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Research Internship on Motions of CALM Buoy in shallow water using a Numerical Wave Tank
The horizontal motions of moored offshore structures in waves are dominated by the resonance phenomena that occur at the natural frequencies of the mooring system. Therefore, the maximum excursions of the structure depend on both the exciting and damping forces of the system at its natural frequencies. At present, potential flow simulations are generally employed for predicting the wave loads and motions of offshore structures. However such diffraction codes cannot predict viscous effects or non-linear wave excitation on the motion response. Therefore, the current practice in the industry is to calibrate the potential flow based codes based on model testing. Nowadays, CFD simulations have the potential to predict the motion behaviour of moored offshore structures in waves. So CFD would offer an alternative solution to model testing and/or potential flow based codes. To obtain confidence in the accuracy of the results from CFD simulations, a proper verification and validation is essential.
The objective of the internship is to verify and validate MARIN’s CFD codes ReFRESCO and Comflow for the calculation of the hydrodynamic damping, wave loads, and motions of a CALM Buoy in shallow water. A CALM consists of a floating buoy anchored to the seabed by catenary chain legs which are secured to anchors or piles. One or more elastic mooring hawsers hold the tanker captive to a turntable which is mounted on top of the buoy by means of a slewing bearing. The CALM Buoy is the most popular and widely-used type of offshore loading terminal with more than 500 systems installed to date. CALM Buoys have been deployed worldwide for a variety of applications, water depths and vessel sizes ranging from small product carriers to Very Large Crude Carriers (VLCC).

Illustration of a CALM Buoy (Catenary Anchor Line Mooring)
The following research questions will be addressed within the proposed internship:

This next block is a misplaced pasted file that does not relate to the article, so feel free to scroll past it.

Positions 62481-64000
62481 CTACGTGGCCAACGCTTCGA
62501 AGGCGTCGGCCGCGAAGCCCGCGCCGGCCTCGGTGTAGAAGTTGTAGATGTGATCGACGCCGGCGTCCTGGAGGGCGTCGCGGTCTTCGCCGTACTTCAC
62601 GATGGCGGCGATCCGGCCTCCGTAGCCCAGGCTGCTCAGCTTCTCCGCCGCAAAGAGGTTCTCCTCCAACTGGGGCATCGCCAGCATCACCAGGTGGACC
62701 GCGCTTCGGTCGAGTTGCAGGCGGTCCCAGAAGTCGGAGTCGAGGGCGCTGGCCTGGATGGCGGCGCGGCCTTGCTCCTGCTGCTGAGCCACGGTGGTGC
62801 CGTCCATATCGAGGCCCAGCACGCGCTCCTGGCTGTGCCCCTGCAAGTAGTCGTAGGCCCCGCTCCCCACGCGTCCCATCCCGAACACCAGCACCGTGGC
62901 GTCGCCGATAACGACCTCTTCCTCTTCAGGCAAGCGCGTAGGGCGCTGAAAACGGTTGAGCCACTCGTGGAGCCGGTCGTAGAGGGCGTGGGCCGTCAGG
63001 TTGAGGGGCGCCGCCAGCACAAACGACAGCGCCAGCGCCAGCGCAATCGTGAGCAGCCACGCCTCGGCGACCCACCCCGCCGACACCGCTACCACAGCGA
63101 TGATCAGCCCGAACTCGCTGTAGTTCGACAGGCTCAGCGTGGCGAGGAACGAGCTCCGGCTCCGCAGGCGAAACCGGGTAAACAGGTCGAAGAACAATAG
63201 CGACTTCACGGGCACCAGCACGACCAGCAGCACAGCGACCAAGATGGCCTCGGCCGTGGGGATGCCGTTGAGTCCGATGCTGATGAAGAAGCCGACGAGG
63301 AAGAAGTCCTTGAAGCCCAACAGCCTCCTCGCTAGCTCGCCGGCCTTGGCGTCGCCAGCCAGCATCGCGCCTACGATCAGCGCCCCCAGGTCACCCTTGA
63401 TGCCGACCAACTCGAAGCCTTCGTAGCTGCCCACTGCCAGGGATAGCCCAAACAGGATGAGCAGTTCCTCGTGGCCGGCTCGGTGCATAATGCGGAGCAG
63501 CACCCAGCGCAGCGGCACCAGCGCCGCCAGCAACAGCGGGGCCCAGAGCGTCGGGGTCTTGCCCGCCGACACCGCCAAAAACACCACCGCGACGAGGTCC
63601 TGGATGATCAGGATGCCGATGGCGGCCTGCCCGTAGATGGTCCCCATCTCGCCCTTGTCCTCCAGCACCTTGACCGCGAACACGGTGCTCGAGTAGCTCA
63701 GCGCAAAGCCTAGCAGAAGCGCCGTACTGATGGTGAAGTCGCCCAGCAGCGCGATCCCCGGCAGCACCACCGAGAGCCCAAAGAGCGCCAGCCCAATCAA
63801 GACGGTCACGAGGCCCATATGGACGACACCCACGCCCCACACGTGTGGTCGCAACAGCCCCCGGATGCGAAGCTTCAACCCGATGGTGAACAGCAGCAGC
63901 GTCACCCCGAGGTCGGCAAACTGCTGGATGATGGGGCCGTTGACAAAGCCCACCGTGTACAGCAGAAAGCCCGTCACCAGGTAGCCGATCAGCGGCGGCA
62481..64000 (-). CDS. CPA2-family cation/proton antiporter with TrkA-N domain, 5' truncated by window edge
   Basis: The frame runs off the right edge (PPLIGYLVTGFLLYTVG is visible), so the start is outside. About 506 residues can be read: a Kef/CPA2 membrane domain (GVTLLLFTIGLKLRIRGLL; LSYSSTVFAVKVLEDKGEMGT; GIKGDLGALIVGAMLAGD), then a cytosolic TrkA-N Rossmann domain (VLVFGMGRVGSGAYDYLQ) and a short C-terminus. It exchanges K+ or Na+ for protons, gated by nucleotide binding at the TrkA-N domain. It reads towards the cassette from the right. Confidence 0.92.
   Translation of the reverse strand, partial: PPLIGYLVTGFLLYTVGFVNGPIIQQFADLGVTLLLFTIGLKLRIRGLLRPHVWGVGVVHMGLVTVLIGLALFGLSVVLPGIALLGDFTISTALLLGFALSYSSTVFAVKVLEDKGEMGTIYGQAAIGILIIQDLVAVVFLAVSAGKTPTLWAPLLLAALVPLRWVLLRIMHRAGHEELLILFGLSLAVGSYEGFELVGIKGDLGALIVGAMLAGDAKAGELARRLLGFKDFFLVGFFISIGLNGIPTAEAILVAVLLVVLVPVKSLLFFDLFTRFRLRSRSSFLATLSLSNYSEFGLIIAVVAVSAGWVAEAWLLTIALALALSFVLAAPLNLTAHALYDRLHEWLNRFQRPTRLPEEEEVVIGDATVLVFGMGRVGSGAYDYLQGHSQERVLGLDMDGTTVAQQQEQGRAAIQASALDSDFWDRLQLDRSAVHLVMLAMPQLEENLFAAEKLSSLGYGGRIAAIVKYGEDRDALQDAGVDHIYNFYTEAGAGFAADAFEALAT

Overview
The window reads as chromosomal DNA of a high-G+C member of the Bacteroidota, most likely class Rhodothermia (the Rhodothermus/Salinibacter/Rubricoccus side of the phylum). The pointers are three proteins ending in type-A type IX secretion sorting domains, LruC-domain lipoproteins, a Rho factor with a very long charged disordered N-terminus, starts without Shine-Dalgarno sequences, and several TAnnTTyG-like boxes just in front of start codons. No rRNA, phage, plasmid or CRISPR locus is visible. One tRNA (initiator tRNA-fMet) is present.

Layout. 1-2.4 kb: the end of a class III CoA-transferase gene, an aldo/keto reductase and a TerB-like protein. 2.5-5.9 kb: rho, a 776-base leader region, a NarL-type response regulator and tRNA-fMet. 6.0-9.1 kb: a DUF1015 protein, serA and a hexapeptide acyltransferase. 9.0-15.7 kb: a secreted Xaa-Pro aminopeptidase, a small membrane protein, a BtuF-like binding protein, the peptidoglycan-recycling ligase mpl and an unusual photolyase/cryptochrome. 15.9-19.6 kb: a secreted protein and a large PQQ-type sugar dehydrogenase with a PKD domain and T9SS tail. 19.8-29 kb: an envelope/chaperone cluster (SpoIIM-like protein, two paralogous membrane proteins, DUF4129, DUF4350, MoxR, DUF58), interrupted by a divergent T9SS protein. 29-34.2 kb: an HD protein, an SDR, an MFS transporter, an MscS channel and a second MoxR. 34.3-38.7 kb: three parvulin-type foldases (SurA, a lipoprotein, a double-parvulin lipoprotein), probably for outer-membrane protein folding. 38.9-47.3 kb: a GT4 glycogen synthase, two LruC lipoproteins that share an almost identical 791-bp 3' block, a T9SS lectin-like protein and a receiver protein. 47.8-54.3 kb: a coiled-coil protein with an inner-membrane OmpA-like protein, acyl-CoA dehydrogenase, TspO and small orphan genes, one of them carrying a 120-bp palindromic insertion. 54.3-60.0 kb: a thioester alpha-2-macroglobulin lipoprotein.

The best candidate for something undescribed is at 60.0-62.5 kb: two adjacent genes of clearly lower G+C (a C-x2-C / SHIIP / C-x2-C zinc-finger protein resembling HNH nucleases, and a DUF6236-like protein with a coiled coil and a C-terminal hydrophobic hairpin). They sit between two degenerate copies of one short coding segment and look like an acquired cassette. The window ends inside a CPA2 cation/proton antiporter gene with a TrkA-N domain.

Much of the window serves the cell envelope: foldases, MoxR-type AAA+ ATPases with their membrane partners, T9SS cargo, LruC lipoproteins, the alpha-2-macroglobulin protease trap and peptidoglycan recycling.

• What is the accuracy of the CFD results and what is the sensitivity to numerical settings such as grid and time step resolution?
  • Which turbulence model should be used?
  • What is the effect of waves and current on the low-frequency viscous damping?
  • What is the difference between the damping coefficients obtained from decays or from forced oscillations?
  • What is the effect of the free-surface modelling on the low-frequency viscous damping?
  • What is the effect of the wave height on the mean wave loads applied on the offshore structure.

The internship is for the duration of 6-12 months. The start date and length of the internship can be determined in consultation with the supervisors.
We are looking for a motivated independent student, who is eager to learn and who is fascinated by floating structures in waves. You have an interest in the physics and mathematics behind numerical simulations for these type of problems. More specifically, we are looking for:

  • Master student in Naval Architecture, or other applied science.
  • Interest in Computational Fluid Dynamics (CFD) and hydrodynamics.

Department and supervisors
During the internship you will be connected with the R&D and Offshore department of MARIN. The supervisors for this internship, Arjen Koop and Frederick Jaouen, are working as Researcher at the R&D Department and Project Manager at the Offshore department.
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